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The first fifteen years of the AIDS Crisis (1981-1996) were characterized by an immense need by those impacted both for legitimization of diagnoses and access to treatments which targeted both the HIV virus itself and resulting opportunistic infections (OIs). However, early epidemiological trends and the social perception that AIDS was a disease of white gay men resulted in much of the initial focus to center this population and their experience of the disease. This contributed to an incomplete understanding of the natural history of the virus, a failure to identify OIs more common in women and IV drug users (IVDUs), and barriers to vital services. In addition, most clinical trials, which were the only legal avenue to experimental treatments before 1989, excluded or limited the participation of diverse populations. Among those who did have access to clinical trials, as well as many others whose lives were directly affected by the epidemic, the cycles of hope (as treatments emerged) and despair (as their ineffectiveness and toxicities were revealed) was mentally and physically taxing, and in many cases fatal due to the limits of the therapy. The current investigation involves archival materials related to Gay Men’s Health Crisis (GMHC) available in the NYPL Special Collections and other historical archives. In addition, oral history interviews with GMHC staff and volunteers were analyzed from the archives or conducted as part of this project. Together these materials help shed light on the difficulties surrounding education, diagnosis and treatment access by differing demographics of people with AIDS (PWAs).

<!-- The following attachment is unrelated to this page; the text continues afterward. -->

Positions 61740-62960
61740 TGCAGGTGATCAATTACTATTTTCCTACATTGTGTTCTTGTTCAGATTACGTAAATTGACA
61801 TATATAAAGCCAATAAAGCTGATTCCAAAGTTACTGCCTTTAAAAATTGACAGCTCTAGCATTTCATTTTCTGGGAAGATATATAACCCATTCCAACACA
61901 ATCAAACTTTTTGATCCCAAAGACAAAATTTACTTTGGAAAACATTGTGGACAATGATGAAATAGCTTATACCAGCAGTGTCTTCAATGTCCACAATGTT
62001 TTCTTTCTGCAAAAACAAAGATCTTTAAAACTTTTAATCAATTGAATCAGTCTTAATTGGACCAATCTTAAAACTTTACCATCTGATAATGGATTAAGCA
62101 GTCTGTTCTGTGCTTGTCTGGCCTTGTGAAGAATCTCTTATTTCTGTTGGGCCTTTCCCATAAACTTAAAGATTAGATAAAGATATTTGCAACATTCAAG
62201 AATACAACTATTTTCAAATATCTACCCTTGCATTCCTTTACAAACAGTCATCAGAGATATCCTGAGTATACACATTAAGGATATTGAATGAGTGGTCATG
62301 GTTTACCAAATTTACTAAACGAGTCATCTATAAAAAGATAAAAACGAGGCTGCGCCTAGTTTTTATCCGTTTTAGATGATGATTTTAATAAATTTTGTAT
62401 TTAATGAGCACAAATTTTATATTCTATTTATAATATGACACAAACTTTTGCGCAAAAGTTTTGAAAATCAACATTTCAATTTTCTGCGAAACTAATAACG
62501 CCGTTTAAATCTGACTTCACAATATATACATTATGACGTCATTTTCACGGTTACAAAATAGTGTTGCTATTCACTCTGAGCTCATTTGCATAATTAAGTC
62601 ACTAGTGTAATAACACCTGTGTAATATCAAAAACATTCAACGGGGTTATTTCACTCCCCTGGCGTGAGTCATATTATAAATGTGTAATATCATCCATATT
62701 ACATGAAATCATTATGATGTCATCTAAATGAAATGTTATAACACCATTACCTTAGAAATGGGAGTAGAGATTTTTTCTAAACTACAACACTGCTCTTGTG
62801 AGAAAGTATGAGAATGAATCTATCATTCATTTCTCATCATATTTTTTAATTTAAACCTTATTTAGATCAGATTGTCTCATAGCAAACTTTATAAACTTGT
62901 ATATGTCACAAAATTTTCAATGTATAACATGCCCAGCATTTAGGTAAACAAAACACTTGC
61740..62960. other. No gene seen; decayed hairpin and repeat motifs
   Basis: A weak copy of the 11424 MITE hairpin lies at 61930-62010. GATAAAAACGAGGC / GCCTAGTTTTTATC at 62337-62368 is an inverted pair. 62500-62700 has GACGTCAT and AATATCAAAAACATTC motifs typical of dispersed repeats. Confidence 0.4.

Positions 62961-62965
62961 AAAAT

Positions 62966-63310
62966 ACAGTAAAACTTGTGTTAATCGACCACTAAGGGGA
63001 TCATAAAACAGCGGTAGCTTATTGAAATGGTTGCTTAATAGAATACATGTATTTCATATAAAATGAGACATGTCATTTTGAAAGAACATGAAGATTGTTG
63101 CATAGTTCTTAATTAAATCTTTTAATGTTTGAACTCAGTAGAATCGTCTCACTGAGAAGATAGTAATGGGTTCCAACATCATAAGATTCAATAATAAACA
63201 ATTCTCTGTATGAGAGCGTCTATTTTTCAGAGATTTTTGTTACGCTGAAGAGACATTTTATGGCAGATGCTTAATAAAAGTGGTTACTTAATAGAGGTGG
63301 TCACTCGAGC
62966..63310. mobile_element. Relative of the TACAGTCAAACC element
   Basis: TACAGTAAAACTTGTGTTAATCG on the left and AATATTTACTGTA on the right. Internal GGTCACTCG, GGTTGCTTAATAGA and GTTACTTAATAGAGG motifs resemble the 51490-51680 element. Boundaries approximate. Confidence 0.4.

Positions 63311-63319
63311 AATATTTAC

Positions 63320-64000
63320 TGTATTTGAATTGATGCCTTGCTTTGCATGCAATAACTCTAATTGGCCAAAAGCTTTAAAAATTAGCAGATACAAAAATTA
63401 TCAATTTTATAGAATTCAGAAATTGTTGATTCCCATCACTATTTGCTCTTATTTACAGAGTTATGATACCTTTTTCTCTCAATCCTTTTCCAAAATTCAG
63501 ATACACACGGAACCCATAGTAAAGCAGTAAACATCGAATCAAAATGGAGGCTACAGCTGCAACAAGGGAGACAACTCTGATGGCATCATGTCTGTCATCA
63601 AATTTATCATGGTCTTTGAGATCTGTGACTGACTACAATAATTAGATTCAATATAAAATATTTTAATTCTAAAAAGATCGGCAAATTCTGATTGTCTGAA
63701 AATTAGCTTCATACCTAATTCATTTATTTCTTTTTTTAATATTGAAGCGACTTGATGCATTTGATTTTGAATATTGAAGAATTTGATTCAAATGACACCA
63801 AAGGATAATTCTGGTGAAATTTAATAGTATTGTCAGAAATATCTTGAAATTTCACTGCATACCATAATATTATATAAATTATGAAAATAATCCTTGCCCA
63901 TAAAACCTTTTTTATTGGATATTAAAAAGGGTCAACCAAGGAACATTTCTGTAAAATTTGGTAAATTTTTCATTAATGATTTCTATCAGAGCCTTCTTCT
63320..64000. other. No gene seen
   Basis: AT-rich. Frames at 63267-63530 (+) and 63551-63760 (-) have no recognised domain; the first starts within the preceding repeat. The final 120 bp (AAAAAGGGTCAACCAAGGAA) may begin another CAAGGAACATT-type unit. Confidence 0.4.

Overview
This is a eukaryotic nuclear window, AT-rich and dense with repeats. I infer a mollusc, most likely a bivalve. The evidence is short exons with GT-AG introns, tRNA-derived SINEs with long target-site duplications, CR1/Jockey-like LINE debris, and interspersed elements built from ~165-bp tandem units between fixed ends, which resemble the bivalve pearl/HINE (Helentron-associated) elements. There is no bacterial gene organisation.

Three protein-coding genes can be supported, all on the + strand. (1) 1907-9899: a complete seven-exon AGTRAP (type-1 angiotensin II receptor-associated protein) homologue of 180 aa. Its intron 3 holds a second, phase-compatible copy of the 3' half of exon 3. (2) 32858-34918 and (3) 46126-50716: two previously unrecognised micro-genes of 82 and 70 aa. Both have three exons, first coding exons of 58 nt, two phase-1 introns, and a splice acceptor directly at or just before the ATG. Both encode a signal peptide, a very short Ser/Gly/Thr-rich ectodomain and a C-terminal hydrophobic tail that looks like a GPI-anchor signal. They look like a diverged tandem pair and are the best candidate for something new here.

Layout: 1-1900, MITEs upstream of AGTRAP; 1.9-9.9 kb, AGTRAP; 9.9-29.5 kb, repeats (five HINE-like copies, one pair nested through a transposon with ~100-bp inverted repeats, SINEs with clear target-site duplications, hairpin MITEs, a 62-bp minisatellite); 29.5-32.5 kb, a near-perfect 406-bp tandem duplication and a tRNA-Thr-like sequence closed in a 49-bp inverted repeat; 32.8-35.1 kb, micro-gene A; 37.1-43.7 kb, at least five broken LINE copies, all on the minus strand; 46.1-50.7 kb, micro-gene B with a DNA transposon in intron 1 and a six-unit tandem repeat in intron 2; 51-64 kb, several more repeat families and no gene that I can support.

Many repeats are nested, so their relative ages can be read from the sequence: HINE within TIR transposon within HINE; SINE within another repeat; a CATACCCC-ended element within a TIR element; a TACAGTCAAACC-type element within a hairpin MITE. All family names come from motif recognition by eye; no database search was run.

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Sociocultural Impact of AIDS Understanding on Prevention Education and Treatment Accessibility